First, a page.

Rhode Island Woods

Your online resource for RI woodlots information

Wood Products

Traditional Forest Products

Yes, you can have your forest and cut it too! Forestry is a science-based practice that works towards the complexity and stability of an ecosystem while meeting our society’s wood product needs. Rhode Islanders consume large amounts of wood products each year, yet wood production continues to decline, putting more pressure on foreign imports. It’s time to push aside the NIMBY (Not In My Back Yard) mentality!

The wood products we use come in various shapes and sizes. The highest quality trees become sawlogs or veneer, which are used for construction, furniture, flooring, and much more. Lower quality trees become fuel wood or pulpwood (for paper-making), and specialty products, such as poles or boat-making materials, are also occasionally in demand. (These link to glossary)

Carbon sequestration, biodiversity, aesthetics, and wildlife are all compatible with a sustainable timber harvest because foresters aim to mimic natural succession and natural disturbances. Thinning is a cutting practice that eliminates some trees so that others can grow better. These trees would likely become suppressed by competition, but speeding up the process gives other trees more space to grow while providing a wood source to the landowner.

regeneration harvest removes mature trees in a way that favors new growth. The technique is determined by the existing species, light requirements, and the ability of stumps to develop sprouts. Some common techniques used in Rhode Island include:

  • Group Selection Method: Groups, or clumps, of trees are harvested together, and the space they occupied will be reseeded by an adjacent clump.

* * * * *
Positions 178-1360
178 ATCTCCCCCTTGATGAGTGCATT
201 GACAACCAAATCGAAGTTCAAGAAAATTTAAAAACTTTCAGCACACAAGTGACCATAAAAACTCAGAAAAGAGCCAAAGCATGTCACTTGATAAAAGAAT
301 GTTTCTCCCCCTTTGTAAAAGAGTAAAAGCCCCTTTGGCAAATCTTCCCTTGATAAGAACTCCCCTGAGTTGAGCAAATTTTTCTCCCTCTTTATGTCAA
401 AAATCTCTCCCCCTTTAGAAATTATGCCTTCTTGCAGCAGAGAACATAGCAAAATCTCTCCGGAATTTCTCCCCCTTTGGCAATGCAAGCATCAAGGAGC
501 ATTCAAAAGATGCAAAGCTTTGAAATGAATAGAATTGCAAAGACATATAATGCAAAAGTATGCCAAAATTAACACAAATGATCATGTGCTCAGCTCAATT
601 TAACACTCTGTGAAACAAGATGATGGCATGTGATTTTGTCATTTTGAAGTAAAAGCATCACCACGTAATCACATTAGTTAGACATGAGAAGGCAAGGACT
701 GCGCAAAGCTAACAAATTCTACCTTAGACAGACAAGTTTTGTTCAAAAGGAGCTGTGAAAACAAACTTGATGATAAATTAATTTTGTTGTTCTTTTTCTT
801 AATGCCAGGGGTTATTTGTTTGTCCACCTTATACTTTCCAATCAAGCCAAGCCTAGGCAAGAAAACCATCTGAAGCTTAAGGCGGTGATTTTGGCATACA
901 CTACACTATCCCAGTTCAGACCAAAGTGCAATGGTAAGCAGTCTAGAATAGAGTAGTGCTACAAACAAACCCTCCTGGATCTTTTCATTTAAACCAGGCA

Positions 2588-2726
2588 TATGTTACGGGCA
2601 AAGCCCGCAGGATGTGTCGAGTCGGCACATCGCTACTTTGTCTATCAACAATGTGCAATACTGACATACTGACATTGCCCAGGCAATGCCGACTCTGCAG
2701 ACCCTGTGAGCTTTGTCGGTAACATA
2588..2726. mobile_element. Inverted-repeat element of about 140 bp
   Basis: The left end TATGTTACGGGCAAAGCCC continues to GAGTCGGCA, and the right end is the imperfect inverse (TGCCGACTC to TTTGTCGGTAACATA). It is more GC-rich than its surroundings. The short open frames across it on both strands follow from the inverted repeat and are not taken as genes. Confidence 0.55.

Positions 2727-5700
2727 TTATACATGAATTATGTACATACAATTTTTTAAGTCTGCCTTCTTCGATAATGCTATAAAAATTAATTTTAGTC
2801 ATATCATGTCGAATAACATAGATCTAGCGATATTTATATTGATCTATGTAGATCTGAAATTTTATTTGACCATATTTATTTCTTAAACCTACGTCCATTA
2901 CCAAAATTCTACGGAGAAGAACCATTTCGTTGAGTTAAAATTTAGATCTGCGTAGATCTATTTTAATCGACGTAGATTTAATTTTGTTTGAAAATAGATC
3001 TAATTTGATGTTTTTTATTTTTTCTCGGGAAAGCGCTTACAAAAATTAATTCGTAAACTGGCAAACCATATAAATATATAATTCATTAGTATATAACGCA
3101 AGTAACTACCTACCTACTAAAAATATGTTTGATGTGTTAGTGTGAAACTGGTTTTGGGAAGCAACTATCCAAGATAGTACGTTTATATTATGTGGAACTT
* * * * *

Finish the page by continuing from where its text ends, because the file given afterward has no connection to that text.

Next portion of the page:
• Shelterwood Harvest: Reserve trees are chosen and left to shade new regeneration after a harvest. When the new growth is thriving, these large reserve trees may be removed for sale or left for their value to wildlife.
  • Commercial Clearcut: All merchantable trees are removed for sale, often leaving trees of poor quality that can decrease future growth and value in the stand.
  • Silvicultural Clearcut: All of the overstory trees are removed for sale to promote the growth of sun-loving species.
  • Coppice with Standards: Coppice trees sprout from the stumps of a recent harvest into shrub-like growth – perfect for firewood. These trees, as well as medicinal shrubs like witch hazel, can be grown in the understory while timber trees thrive in the overstory.
  • Diameter Limit Harvest: Trees above a certain diameter are harvested for sale. This can often lead to high-grading, a practice that harvests all of the best trees, therefore leaving trees of poor quality for the next time around. The technique does not promote increased timber value or sustainability of your resources.

Contact a Rhode Island Service Forester or forestry consultant for more assistance, or see Fact Sheet 9 to learn more about your forest resources.

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